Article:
Rand observes that human knowledge is limited and that humans are beings of bounded knowledge. It is because of this constraint that it is imperative for a man to identify the cognitive context of his analysis and conclusions. She points out that contextualism does not mean relativism and that context is what makes a properly specified conclusion objective. Certainty is a contextual evaluation.

According to Rand, man has no innate knowledge and, therefore, must determine through thought the goals, actions, and values upon which his life depends. He must discover what will further his own unique and precious individual human life and what will harm it. Refusal to recognize and act according to the facts of reality will result in his destruction. The Randian view is that the senses enable man to perceive reality, that knowledge can only be gained through the senses, and that the senses are able to provide objectively valid knowledge of reality.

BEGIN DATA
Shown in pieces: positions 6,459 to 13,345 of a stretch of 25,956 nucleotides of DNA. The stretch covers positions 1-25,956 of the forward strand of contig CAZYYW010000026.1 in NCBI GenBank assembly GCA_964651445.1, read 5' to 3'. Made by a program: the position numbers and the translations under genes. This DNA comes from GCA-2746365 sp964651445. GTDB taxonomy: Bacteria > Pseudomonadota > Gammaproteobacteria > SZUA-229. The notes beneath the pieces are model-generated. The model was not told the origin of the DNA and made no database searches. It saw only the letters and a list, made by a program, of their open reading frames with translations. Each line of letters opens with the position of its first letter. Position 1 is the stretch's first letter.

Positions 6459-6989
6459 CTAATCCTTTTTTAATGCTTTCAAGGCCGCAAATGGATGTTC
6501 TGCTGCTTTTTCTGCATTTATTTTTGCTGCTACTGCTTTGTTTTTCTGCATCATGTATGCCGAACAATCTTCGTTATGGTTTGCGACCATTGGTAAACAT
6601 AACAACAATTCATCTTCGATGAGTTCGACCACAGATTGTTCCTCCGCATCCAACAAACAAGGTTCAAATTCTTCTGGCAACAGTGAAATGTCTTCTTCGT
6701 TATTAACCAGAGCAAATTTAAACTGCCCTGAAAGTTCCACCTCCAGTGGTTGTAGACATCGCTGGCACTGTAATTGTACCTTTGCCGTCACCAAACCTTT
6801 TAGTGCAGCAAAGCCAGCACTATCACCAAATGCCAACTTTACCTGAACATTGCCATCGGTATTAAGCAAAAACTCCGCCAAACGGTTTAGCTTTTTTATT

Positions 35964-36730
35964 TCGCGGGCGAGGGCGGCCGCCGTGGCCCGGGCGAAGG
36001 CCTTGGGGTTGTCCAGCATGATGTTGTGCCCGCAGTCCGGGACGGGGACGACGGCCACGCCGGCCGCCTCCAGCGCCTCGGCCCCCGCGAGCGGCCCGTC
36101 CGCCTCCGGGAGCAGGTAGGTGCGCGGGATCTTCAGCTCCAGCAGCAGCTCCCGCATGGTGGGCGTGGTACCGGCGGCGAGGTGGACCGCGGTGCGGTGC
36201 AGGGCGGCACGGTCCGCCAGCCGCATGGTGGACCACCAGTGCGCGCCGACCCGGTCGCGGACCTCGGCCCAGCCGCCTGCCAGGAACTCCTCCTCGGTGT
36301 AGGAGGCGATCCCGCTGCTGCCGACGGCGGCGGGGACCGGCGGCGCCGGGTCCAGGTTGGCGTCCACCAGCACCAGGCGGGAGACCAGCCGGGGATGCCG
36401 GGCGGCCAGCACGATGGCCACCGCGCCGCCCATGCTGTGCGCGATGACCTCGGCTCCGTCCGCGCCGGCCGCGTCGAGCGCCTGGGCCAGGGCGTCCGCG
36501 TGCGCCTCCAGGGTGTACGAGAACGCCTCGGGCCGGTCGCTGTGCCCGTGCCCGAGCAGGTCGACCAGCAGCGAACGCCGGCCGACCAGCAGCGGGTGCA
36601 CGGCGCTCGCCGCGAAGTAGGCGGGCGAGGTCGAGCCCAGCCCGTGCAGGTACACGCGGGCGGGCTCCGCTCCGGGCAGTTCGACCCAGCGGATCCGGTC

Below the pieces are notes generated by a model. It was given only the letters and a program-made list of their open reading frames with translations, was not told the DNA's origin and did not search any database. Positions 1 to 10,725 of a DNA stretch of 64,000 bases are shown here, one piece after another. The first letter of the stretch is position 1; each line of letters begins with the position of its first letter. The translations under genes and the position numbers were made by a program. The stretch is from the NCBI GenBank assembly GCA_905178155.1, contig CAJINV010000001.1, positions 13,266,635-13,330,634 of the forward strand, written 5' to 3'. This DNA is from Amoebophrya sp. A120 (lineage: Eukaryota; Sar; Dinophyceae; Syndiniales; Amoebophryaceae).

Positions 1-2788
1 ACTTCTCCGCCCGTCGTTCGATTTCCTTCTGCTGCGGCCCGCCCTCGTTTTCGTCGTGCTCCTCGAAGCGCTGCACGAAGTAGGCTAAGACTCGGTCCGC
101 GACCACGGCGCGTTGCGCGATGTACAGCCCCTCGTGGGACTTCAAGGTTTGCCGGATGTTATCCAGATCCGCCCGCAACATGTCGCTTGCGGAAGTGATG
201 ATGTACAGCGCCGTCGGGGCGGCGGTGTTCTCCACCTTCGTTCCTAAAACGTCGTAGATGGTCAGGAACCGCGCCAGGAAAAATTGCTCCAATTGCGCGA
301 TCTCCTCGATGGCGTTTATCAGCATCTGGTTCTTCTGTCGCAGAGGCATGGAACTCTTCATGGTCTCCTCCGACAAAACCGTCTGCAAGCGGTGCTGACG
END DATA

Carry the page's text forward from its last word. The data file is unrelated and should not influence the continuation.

For man to survive, he must discern the principles of action necessary to direct him in his relationships with other men and with nature. Man's need for these principles is his need for a code of morality. Men are essentially independent beings with free wills; therefore, it is up to each individual to choose his code of values using the standard that is required for the life of a human being. If life as a man is one's purpose, he has the right to live as a rational being. To live, man must think, act, and create the values his life requires.